Thoughts: In verses 2 and 3, Nebuzaradan acknowledges that God effected the downfall of Judah. This implies that the Babylonians were aware of the God of Israel and Judah and that they acknowledged His sovereignty over His nation. Did Nebuzaradan realize, though, that the God of Israel and Judah also asserted His sovereignty over the entire world – including Babylon? If so, did he immediately dismiss the God of Israel and Judah as a minor, local deity and trust in the power of the Babylonian gods? One must wonder if Nebuzaradan witnessed the defeat of Babylon at the hands of the Persians during the reign of Belshazzar; if so, did he comprehend the true nature of the God of Israel and Judah at that point?

The Fall of Jerusalem July 13, 2017

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Here are my thoughts on Jeremiah 39.

Summary: In this passage, King Nebuchadnezzar and his entire army return to Jerusalem and resume their siege of it.

During Jeremiah’s confinement in the courtyard of the guard, God speaks to him, commanding him to reassure Ebed-Melech of His concern for him. In particular, God asserts that although He will destroy Jerusalem – in fulfillment of His prophecies – He will spare Ebed-Melech in response to his faith.

After eighteen months, the Babylonians successfully breach the city wall. They then destroy it and torch the entire city – including the royal palace. They also capture King Zedekiah and, after executing his sons and all of the nobles of Judah, they put out his eyes.

Later, they carry most of the people of Judah into exile in Babylon – except for those who are destitute.

Nebuchadnezzar orders the commander of the imperial guard, Nebuzaradan, to spare Jeremiah. Nebuzaradan allows Jeremiah to stay with Gedaliah son of Ahikam.

Thoughts: In verses 5-7, Nebuchadnezzar inflicts a stomach-churning punishment on Zedekiah. Calvin offers some thoughts on this point in his commentary on verse 6:

The prophet now tells us how cruelly Nebuchadnezzar treated Zedekiah. It was surely a sad spectacle to see a king, who came from a noble family and who was a type of Christ, lying prostrate at the feet of a proud conqueror. But much worse than this was to see his own sons killed before his eyes. Nebuchadnezzar wanted to remove all hope by killing the royal family and the nobles.

While the brutality of this passage shocks modern-day readers, it illustrates God’s holiness. We should remember that Zedekiah repeatedly disobeyed God’s explicit instructions – through Jeremiah – to surrender to the Babylonians. At some point, God had to punish him – lest His holiness be cast in doubt. As modern-day believers, we must not forget that we worship a holy God who will not allow His name to be besmirched.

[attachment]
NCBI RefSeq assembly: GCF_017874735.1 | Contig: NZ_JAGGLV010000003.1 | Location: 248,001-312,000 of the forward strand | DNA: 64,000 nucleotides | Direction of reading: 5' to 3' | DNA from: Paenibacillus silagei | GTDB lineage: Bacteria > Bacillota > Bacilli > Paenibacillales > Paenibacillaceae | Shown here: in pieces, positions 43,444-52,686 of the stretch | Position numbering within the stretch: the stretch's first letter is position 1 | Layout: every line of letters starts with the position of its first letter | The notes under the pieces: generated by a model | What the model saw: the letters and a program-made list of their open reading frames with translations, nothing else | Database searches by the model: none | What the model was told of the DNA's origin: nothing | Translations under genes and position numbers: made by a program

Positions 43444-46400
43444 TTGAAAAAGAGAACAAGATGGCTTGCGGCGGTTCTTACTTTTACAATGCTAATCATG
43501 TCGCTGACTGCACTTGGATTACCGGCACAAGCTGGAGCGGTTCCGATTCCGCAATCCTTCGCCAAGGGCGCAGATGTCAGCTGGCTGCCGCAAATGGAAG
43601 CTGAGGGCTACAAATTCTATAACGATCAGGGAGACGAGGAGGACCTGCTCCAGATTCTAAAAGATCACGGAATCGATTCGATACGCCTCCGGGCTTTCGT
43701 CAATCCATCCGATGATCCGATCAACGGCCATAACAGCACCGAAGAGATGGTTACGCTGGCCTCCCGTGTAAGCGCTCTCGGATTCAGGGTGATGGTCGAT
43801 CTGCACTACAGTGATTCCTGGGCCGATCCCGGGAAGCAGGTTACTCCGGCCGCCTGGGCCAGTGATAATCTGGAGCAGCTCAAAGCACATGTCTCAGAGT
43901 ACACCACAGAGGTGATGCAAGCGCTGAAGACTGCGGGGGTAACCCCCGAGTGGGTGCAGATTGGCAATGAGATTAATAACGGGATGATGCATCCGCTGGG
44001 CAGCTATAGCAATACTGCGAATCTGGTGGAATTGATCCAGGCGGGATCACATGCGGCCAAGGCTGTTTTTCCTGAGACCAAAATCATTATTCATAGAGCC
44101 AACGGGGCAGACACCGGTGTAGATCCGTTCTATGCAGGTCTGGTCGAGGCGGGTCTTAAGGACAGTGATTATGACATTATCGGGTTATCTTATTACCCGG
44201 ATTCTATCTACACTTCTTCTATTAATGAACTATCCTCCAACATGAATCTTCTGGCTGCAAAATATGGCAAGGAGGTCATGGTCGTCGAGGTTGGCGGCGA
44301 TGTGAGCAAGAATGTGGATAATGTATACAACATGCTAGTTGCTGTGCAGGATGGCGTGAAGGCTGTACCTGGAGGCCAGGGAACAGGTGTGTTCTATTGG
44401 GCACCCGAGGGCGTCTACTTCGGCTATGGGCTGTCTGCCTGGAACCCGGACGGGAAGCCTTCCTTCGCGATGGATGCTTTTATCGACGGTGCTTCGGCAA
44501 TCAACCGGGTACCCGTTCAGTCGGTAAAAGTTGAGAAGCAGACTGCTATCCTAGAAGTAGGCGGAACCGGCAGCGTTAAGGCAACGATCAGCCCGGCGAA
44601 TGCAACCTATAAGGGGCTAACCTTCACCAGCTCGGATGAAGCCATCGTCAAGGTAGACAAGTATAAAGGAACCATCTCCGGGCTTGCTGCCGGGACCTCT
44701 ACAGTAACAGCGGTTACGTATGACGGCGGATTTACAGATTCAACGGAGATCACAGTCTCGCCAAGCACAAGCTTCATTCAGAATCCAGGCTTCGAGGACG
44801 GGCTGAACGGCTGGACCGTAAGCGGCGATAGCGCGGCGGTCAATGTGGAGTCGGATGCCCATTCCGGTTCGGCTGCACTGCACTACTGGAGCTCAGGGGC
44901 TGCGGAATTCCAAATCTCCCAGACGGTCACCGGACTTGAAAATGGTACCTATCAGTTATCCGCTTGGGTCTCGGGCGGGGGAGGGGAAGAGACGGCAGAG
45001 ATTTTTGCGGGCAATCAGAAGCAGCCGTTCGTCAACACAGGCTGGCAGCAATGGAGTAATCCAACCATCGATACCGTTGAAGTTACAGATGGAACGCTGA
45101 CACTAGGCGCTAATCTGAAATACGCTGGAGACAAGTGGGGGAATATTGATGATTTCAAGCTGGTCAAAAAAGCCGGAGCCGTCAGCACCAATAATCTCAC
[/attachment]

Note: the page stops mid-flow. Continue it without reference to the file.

In verses 15-18, God reassures Ebed-Melech – through Jeremiah – of His care and concern for him. Calvin offers some thoughts on this point:

The prophet says that God remembered Ebed-Melech the Cushite, by whom he was preserved, although he was a foreigner from an uncivilized nation. The prophet says that man will be rewarded for his exceptional courage and service. In his very danger he experienced God’s favor and was protected and delivered from peril.

The grim imagery of the bulk of this passage might lead the reader to assume that the fall of Jerusalem occurred outside the sovereignty of God. Of course, we know that the Babylonians were actually fulfilling the dire prophecies that He had repeatedly delivered through Jeremiah. Now these four verses drive home the reality of God’s sovereignty in this passage. Indeed, He was mindful of the faithfulness of Ebed-Melech – especially in rescuing Jeremiah from the cistern in the courtyard of the guard; thus, He promised to reward him – even in the midst of the greatest calamity in the history of Judah. As modern-day believers, we should be encouraged by the permanence of God’s sovereignty and respond to Him with the faithfulness that Ebed-Melech displayed.